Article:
Linked by Thom Holwerda on Sun 1st Apr 2007 21:56 UTC, submitted by suka
Novell and Ximian "Nat Friedman has been one of the driving forces behind the development of the Linux desktop for a few year now. First with his own company Ximian, founded together with Mono chief architect Miguel de Icaza, after its acquisition now inside Novell. A few months ago he has been named 'Technologist of the Year' by the VarBusiness magazine for his work around the SUSE Linux Enterprise Desktop. Since then he has been promoted to Chief Technology and Strategy Officer for Open Source, besides the desktop he is also overseeing Novells server business now. During Novells Brainshare Andreas Proschofsky had the possibility to sit down with Friedman and talk about the Linux desktop, the consequences of the Microsoft agreement and the mistakes of the Hula project."
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RE: Some Interesting Bits
by sbergman27 on Mon 2nd Apr 2007 04:33 UTC in reply to "Some Interesting Bits"
Member since:

We keep hearing about how much less memory Beagle is going to use in the future, and indeed every Mono application. Constantly.

Yes. They do keep flogging that dead horse, don't they?

Beagle is often held up as a shining example of a great Mono app.

But when one looks at all closely, Beagle starts to look like a good argument against it.

Beagle is nice. It really is.

But the memory requirements are pretty embarrassing.

More discouraging than that, though, is the slow progress compared to Tracker.

From a late start, Tracker has come from way behind and has mostly caught up with Beagle. And it is actually a much more ambitious project.

On the other hand, Beagle had the core of their code handed to them on a silver platter in the form of the Apache Lucene project[1], a Java indexing framework which they simply ported to C# and *Bam!*, they had a "Mono" indexing engine.

What they actually wrote, using the awesome development power of Mono, was the crawler that feeds the data to their Lucene port. Just the crawler itself, though, and not the programs that actually convert the various documents to text. Those are third party and largely written in C, I believe.

The other piece that they had to write was the Gnome applet to interact with the user.

Oh, and the scheduler for the crawler which is supposed to let Beagled do its work without impacting yours. (And is the most disappointing part of Beagle, IMO.)

It really makes one wonder *why it took them so long* to put a few third party apps together with a little glue code written in C#.

The *concept* of Beagle is neat.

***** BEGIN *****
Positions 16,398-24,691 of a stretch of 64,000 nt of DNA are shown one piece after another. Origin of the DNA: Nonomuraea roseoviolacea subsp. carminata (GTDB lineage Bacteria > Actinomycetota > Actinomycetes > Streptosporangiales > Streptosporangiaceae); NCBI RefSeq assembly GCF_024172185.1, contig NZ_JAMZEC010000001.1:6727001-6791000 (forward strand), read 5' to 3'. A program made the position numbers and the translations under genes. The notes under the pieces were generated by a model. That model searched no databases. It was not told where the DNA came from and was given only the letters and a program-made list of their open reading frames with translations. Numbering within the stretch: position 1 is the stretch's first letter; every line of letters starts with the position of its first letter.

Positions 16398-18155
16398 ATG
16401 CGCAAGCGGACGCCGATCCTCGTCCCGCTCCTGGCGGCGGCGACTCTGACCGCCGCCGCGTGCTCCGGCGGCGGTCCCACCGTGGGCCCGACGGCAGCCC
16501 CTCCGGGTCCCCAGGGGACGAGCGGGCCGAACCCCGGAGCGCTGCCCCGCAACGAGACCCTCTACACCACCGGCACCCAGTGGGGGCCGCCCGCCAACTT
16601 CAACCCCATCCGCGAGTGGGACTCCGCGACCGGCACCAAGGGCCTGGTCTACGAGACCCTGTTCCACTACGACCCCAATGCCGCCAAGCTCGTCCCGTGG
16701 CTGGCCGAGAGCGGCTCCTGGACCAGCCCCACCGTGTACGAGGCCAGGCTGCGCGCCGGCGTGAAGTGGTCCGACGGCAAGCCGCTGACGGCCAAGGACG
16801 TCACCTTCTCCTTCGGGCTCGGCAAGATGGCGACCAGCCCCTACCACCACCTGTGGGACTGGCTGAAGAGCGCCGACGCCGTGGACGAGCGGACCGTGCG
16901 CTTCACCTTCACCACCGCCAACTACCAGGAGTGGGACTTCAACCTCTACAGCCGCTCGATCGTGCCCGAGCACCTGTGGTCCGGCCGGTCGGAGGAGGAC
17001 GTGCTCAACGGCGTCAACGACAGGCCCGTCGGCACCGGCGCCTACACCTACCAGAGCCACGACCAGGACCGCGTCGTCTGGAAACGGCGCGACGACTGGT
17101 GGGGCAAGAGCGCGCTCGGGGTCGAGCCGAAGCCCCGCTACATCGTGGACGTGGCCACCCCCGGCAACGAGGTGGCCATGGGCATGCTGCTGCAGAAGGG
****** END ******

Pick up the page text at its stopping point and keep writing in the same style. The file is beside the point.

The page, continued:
But far from being a shining example of the power of Mono, upon closer inpection, Beagle is actually more of a warning beacon to the rest of us.


Edited 2007-04-02 04:50

Reply Parent Score: 5

Cross platform
by s_groening on Mon 2nd Apr 2007 10:41 in reply to "RE: Some Interesting Bits"
s_groening Member since:

I agree with you!

But apart from your points, what I miss from Beagle with it being a Mono app, is a more standalone character. I'd like for Beagle to be more cross platform so that I could choose to use features like live queries on e.g. Open Solaris or BSD as well as Linux, but since that part i all tied to the libinotify kernel part ...

I think those sorts of aspects of a project needs to be taken into consideration, since the open source community always touts the freedom of choice part quite strongly. Plus it has always been the thought that choice and alternatives are what makes better programs which in turn also counts for operating systems.

Personally I feel that one should be able to choose ones (major open source) OS of choice and still be able to benefit from development efforts concerning major projects like e.g. Gnome - and that's why I'd like for Tracker to slip past Beagle to offer a true freedom of choice!

But the idea of the open source 'Spotlight clone' is great, it could just be even greater...

Reply Parent Score: 2

RE[2]: Some Interesting Bits
by segedunum on Mon 2nd Apr 2007 20:06 in reply to "RE: Some Interesting Bits"
segedunum Member since:

Beagle is often held up as a shining example of a great Mono app.

But it isn't really a Mono app. It's just a rewrite of Lucene in C#, which is the most crucial part about it. Given the overhead Beagle clearly has I have just never seen the justification for writing it with Mono. It's not spectacular merely by it having been written in the ultra cool, language to end all languages, C#.

Reply Parent Score: 5